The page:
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Chiropractic Journal of Australia : CJA March 2013
Chiropractic Journal of Australia Volume 43 Number 1 March 2013 17 3. What is the measurement of the deviation (distance as well as near)?; and 4. Determine the existence and nature of the suppression mechanisms if any. In terms of the role of the chiropractor, we believe the determination of fusion, fusional vergences and deviations utilizing the cover tests (the cover/uncover test, the cover test and the alternate cover test) should performed. Further assessment to address the rest of the above questions listed should be addressed with a referral to the appropriate specialist for co-management. TREATMENT OPTIONS As outlined previously, the medical treatment options for children with strabismus span the conservative (i.e., non- surgical) to the not so conservative. The use of the eye patch8 aims to force the brain to interpret images from the strabismus eye, allowing the eye to become more functional. However, this approach will not change the angle of the strabismus. With corrective lenses, the child's line of sight is re-directed with the aim of straightening the eye. Botulinum toxin is used to treat spasms of the ocular msucles9-10 while surgery may be used to modify one or more of the extraocular muscles' position and/or length.7 The aforementioned treatment options have poor compliance8, questionable effectiveness9 and risk of adverse events.15 The care of the patient with visual problems is not without controversy. Even in mainstream healthcare. For example, consider behavioral visual therapy as performed most commonly by Doctors of Optometry. In a critical evaluation of the evidence supporting the practice of behavioural vision therapy, Barret16 concluded that a large majority of behavioral management approaches are not evidence-based, and thus cannot be advocated. The American Optometric Association however affrms its long-standing position that vision therapy is an effective therapeutic modality in the treatment of many physiological and information processing dysfunctions of the vision system.17 Similar to the optometrists, we are too keenly aware of the dissonance between the published assessment of clinical effectiveness to that of one's clinical experience/ expertise and the needs and wants of our patients. CHIROPRACTIC CARE As a further context to our discussions on the possible effectiveness of chiropractic care in the patient with strabismus, we performed a review of the literature by consulting Pubmed [1964-2012], MANTIS [1964-2012] and Index to Chiropractic Literature [1984-2012] using the search criteria "strabismus" and related words (i.e., esotropia, exotropia) in Boolean combination with “chiropractic.” Our inclusion criteria for review specifed chiropractic care in a pediatric patient (i.e., 0-18 years of age) with strabismus as a presenting complaint written in the English language. Our search found 4 articles with 2 satisfying our inclusion criteria involving children. Given the paucity of published literature, we decided to include all 4 articles in our review. Sweat and Pottinger18 recently described the care of a 75-year-old female presenting with strabismus in addition to gait ataxia, fatigue, blood pressure fuctuations, seizures of two weeks duration, and a history of concussion. The patient was cared for with Atlas Orthogonal Technique with reported resolution of the all the patient's presenting symptoms. Salminen and colleagues19 described the care of a 3-year-old boy with Joubert Syndrome presenting with tachypnea, occasional apnea, hemifacial spasm, nystagmus, delayed motor skill development, hypotonia and strabismus. The patient was cared for with the National Upper Cervical Chiropractic Association (NUCCA) technique. The patient's hemifacial spasm resolved with slightly improved coordination but no other signifcant change was reported as a result of the chiropractic care. Jamison and colleagues20 retrospectively examined a cohort of children presenting to an optometrist. The subjects consisted of 6 children referred for chiropractic care with another 6 children acting as controls. The main outcome measure was phoria as measured by the Prentice card system. Parametric t-test detected no statistically signifcant differences between the two groups but the more appropriate non-parametric testing (Mann-Whitney U test) did detect statistical signifcant differences. The authors briefy discussed the neuro-vascular and neurophysiological effects of the chiropractic adjustments to the cervical spine. The former involved irritation of the cervical sympathetic chain resulting in Barre Lieou syndrome that ultimately affects the vascular supply to the motor and pre-motor areas for gaze control. In the latter theory, it is theorized that facilitated/aberrant cervical proprioceptive afferents projecting into the vestibular and other pre-motor areas of the brain results in dysfunctional gaze control. Chiropractic adjustments presumably correct the irritation to the cervical sympathetic chain or the aberrant proprioceptive afferents. Wiener21 described the resolution of strabismus in a 2½-year- old girl secondary to infantile torticollis and chronic neck and head pain. The patient received chiropractic care utilizing the Neural Organizational Technique and advice on dietary restriction with the removal of sugar from the child's diet. Despite the reported improvements in the patient presented in this case report, we caution the reader on the lack of generalizability of case reports in general. Lacking a control group, the case report is fraught with competing possible explanations on the reported improvements seen in the patient. These include the placebo effect, regression to the mean, the effects of the natural history, the demand characteristics of the clinical encounter, and subjective validation challenge. Although a temporal association was observed (i.e., care provided with concomitant improvement in the patient’s symptoms), it is not suffcient to make cause and effect arguments on its own. CONCLUSION This case report provides for the possibility that a child with strabismus may beneft from chiropractic care vis a vis adjustments to both cranial and spinal structures. We encourage continued research in this area to examine the salutary effects of chiropractic care. ACKNOWLEDGEMENTS The authors thank and acknowledge the assistance of Ms. Barbara Delli Gatti, MLS from the Life West Chiropractic College Library for her expertise in the preparation of this manuscript. CHIROPRACTIC AND STRABISMUS PARISIO-FERRARO • ALCANTARA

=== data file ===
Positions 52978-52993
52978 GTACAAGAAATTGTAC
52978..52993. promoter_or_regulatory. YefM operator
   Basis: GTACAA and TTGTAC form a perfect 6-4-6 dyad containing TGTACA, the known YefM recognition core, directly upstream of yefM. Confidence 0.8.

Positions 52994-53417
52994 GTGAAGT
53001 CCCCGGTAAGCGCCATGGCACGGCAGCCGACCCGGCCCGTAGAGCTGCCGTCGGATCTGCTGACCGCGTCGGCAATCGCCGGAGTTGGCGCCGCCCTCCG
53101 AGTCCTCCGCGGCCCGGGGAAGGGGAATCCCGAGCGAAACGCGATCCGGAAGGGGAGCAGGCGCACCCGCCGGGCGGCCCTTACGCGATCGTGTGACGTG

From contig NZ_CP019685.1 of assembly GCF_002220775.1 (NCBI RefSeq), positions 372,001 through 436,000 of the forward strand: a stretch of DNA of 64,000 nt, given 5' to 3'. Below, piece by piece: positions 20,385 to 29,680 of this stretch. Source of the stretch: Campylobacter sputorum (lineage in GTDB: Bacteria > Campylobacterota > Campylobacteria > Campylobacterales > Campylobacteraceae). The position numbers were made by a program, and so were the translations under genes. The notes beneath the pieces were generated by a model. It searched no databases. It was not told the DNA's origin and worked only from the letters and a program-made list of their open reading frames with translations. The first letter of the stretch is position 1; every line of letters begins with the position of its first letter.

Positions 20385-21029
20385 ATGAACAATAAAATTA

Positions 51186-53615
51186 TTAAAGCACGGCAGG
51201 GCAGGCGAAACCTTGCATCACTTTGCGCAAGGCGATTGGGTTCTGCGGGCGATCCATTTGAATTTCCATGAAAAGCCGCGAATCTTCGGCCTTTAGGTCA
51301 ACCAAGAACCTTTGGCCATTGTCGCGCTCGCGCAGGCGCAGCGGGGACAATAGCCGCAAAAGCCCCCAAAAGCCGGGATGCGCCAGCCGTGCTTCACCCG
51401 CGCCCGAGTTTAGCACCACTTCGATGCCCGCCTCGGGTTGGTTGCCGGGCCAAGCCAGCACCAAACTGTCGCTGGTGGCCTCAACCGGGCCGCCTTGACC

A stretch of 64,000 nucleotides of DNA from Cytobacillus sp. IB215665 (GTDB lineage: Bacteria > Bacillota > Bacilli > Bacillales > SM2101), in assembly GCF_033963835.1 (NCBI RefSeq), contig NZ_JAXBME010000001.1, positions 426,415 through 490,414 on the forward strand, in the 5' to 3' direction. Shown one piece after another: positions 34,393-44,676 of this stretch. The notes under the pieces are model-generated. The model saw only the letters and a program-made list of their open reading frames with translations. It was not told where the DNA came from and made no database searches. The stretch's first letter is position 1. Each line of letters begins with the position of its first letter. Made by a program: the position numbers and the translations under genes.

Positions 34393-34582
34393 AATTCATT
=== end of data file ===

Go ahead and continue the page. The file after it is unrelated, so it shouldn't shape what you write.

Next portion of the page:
CJA December 2012
CJA June 2013